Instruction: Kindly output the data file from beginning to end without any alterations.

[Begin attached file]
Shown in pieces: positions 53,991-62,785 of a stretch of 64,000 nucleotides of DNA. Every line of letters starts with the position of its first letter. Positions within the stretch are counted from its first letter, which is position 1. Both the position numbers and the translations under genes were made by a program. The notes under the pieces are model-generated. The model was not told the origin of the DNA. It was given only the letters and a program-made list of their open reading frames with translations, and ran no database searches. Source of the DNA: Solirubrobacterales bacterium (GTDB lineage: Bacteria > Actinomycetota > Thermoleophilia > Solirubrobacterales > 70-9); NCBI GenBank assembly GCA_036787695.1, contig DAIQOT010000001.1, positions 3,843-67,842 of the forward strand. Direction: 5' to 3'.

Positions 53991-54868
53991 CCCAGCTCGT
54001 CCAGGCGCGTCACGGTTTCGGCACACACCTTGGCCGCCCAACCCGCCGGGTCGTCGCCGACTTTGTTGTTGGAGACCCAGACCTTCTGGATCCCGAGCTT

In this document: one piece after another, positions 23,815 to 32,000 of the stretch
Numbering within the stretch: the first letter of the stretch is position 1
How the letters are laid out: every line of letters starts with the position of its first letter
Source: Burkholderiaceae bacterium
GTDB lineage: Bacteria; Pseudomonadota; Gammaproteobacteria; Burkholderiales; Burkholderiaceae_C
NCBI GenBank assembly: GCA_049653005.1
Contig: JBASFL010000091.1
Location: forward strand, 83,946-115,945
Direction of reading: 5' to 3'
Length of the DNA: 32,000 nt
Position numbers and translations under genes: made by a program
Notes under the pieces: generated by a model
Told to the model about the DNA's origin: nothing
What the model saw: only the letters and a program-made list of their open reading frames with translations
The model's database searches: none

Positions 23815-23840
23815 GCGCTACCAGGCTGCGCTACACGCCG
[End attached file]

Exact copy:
Shown in pieces: positions 53,991-62,785 of a stretch of 64,000 nucleotides of DNA. Every line of letters starts with the position of its first letter. Positions within the stretch are counted from its first letter, which is position 1. Both the position numbers and the translations under genes were made by a program. The notes under the pieces are model-generated. The model was not told the origin of the DNA. It was given only the letters and a program-made list of their open reading frames with translations, and ran no database searches. Source of the DNA: Solirubrobacterales bacterium (GTDB lineage: Bacteria > Actinomycetota > Thermoleophilia > Solirubrobacterales > 70-9); NCBI GenBank assembly GCA_036787695.1, contig DAIQOT010000001.1, positions 3,843-67,842 of the forward strand. Direction: 5' to 3'.

Positions 53991-54868
53991 CCCAGCTCGT
54001 CCAGGCGCGTCACGGTTTCGGCACACACCTTGGCCGCCCAACCCGCCGGGTCGTCGCCGACTTTGTTGTTGGAGACCCAGACCTTCTGGATCCCGAGCTT

In this document: one piece after another, positions 23,815 to 32,000 of the stretch
Numbering within the stretch: the first letter of the stretch is position 1
How the letters are laid out: every line of letters starts with the position of its first letter
Source: Burkholderiaceae bacterium
GTDB lineage: Bacteria; Pseudomonadota; Gammaproteobacteria; Burkholderiales; Burkholderiaceae_C
NCBI GenBank assembly: GCA_049653005.1
Contig: JBASFL010000091.1
Location: forward strand, 83,946-115,945
Direction of reading: 5' to 3'
Length of the DNA: 32,000 nt
Position numbers and translations under genes: made by a program
Notes under the pieces: generated by a model
Told to the model about the DNA's origin: nothing
What the model saw: only the letters and a program-made list of their open reading frames with translations
The model's database searches: none

Positions 23815-23840
23815 GCGCTACCAGGCTGCGCTACACGCCG